Who among you: an open letter about guns

An open letter to the Ohio Senate 133rd General Assembly regarding Senate Bill 137: Exempt from training if allowed to go armed in school safety zone

[Jesus said] “Is there anyone among you who, if your child asks for bread, will give a stone? Or if the child asks for a fish, will give a snake?” (Matthew 6:9-10)

Is there anyone among you who, if your child asks for a lesson, will show them a gun?

Asking a teacher to carry a gun into a classroom is asking for trouble. It introduces the means of deadly accident, of impulsive and irreversible injury, to a place that should be intent on the promotion of life and flourishing. It increases the escalation of violence in our communities, the reliance on violent force to quell our fears. Caution: the threat of violence does not diminish the risk of actual physical and moral injury.

Asking a teacher to carry a gun as though they go into battle when they go into school, even when they are not trained as soldiers, is asking for trouble. Specifically exempting such faculty and staff from proper training in the deployment or restraint of their weapons in the course of their work is actively courting trouble.

I commend to you the report of the American Bar Association: they have done the research. I do the preaching.

Introducing the means of deadly force to an environment where already those most in need of protection from discrimination and indignity are those most likely to suffer from them ratchets up the righteous anxiety of those students. It is asking for trouble.

The introduction of a deadly weapon to a classroom, even if the worst never happens, risks moral injury. To carry a gun is to consider using it. It introduces a note of defensiveness and offensive weaponry to every social interaction. It diminishes the scope of our compassion by offering a solution to situations that bypasses more patient and difficult means of resolution. It does not belong in an environment designed to provoke problem-solving, learning, and the growth and flourishing of young lives.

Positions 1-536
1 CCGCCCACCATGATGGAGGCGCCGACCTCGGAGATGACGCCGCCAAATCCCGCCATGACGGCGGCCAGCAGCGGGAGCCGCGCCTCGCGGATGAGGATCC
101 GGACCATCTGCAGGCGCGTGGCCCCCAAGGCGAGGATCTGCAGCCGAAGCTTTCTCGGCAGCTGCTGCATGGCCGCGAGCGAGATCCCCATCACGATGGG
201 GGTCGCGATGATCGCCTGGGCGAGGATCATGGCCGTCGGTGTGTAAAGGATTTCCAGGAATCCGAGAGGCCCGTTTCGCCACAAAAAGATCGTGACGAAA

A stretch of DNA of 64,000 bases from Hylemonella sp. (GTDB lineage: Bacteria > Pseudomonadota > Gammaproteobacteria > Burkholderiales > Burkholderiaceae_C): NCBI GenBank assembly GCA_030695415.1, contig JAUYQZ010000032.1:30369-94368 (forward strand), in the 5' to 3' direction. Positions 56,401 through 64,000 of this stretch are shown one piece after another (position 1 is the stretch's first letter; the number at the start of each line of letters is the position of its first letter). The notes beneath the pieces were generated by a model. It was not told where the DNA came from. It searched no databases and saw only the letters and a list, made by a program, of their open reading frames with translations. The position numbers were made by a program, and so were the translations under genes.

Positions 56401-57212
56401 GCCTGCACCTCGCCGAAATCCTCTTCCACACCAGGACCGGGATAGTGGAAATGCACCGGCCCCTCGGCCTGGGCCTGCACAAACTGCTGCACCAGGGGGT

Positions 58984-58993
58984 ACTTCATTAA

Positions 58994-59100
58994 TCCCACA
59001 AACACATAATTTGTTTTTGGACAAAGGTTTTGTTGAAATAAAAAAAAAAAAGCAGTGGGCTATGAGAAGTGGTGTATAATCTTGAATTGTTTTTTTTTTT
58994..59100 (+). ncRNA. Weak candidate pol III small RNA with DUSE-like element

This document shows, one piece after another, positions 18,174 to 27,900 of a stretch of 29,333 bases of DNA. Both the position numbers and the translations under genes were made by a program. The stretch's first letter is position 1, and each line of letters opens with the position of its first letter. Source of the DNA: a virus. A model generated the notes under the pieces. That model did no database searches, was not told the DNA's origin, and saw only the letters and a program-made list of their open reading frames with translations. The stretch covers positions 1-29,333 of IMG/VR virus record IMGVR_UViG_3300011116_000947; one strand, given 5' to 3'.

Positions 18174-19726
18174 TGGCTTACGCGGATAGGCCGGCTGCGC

The Ohio legislature, as other bodies with similar influence, would do better to invest in reducing the occasions for gun violence than participating in the proliferation of deadly weapons in hands that are not at war.

You may already be familiar with what Jesus said about stumbling blocks, little ones, millstones, and the sea (Matthew 18:6).

“Woe to the world because of stumbling blocks!” Jesus continued. “Occasions for stumbling are bound to come, but woe to the one by whom the stumbling block comes!” Matthew 18:7)

Of all the people who might introduce a gun into a classroom full of children, let it not be you; let it not be on behalf of me.

This letter was edited slightly from its direct delivery to the committee considering the Bill and to my own district senator.

About Rosalind C Hughes

Rosalind C Hughes is a priest and author living near the shores of Lake Erie. After growing up in England and Wales, and living briefly in Singapore, she is now settled in Ohio. She serves an Episcopal church just outside Cleveland. Rosalind is the author of A Family Like Mine: Biblical Stories of Love, Loss, and Longing , and Whom Shall I Fear? Urgent Questions for Christians in an Age of Violence, both from Upper Room Books. She loves the lake, misses the ocean, and is finally coming to terms with snow.
This entry was posted in gun violence and tagged . Bookmark the permalink.

Leave a Reply

Fill in your details below or click an icon to log in:

WordPress.com Logo

You are commenting using your WordPress.com account. Log Out /  Change )

Twitter picture

You are commenting using your Twitter account. Log Out /  Change )

Facebook photo

You are commenting using your Facebook account. Log Out /  Change )

Connecting to %s